Teddy Wayne For a first book, you have no clue how the world will react and the stakes feel impossibly high. For a second book, you still have no clue how the world will react and the stakes somehow feel even higher. The main advantage to the second one is that you have a better understanding of how the process operates and you’ve built up a readership and reputation that, ideally, can make people take you more seriously.
AB The cover for The Love Song of Jonny Valentine is, as you described it, “shiny, iridescent” and “useful if stranded on an island,” making it quite different from the more staid cover of Kapitoil. Am I sensing mild discomfort with the final cover for The Love Song of Jonny Valentine? It seems perfect as a representation of Jonny himself, his genre and his market but perhaps not something you want to have to look at every moment for months while promoting it. Or do you like it a lot but have some other covers you can tell us about that you also liked? Finally, were there moments when you felt a bit like Jonny in a one of his record label meetings during the editorial or cover process?
TW I love it, actually—any references to its shininess were in jest. It does feel like an excellent visual metaphor for the book’s subject matter and themes about glitzy packaging; it’s a perfect autocritique. Free Press didn’t show me any of the early covers, but called me into the office so I could first see it, since its full reflectivity is apparent only in person. I was blown away and signed off immediately. At the eleventh hour, they did show some alternate covers that used holographic foil only for the title, and I’m sure if I’d seen it first I would’ve liked it equally, but I was already sold on the original.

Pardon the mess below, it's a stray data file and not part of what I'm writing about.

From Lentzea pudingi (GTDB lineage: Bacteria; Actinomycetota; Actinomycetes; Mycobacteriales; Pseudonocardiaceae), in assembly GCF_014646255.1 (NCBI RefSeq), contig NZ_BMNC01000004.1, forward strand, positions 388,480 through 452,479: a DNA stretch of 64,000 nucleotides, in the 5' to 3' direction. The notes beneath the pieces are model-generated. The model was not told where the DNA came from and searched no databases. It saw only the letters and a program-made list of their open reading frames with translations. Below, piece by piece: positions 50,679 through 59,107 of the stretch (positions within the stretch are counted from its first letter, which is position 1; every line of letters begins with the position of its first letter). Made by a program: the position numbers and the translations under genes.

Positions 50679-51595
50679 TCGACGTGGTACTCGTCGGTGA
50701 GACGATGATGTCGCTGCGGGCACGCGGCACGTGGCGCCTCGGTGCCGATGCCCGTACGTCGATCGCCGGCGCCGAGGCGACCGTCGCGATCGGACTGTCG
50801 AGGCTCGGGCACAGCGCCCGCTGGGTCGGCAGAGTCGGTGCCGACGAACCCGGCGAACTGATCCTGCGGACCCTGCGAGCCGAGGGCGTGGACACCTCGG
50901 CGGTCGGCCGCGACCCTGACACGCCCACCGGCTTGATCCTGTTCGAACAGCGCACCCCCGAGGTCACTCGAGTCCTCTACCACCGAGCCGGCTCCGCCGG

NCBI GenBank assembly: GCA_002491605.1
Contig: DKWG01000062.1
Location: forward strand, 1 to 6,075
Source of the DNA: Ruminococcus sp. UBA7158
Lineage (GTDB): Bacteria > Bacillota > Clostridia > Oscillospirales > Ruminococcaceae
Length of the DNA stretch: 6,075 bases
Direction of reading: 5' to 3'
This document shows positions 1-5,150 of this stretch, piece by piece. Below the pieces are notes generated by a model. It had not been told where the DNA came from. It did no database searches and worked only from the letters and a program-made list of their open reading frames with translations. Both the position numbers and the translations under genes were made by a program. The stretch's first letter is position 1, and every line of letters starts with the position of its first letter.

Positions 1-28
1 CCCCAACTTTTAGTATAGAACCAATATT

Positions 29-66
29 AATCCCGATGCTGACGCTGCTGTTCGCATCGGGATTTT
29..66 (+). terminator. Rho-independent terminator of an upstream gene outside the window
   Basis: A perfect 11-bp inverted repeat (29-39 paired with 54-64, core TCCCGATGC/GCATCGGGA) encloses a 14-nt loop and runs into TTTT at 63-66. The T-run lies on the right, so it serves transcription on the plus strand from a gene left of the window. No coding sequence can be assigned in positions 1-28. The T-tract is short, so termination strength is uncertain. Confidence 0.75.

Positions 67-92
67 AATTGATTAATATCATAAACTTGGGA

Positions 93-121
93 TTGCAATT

AB I was surprised when I started The Love Song of Jonny Valentine and discovered your subject matter. I’m assuming it’s not just that you’re a huge Justin Bieber fan—what inspired you to choose a tween-idol as the protagonist for your second novel?
TW The child star occupies a strange role in America, one that’s growing each year as our culture becomes more infantilized and youth-obsessed. The adolescent celebrity is neither quite a child, nor quite an adult, but occupies some nether region. The same could be said for a number of putative adults in the country, particularly those under 40, who are staving off adulthood as long as possible.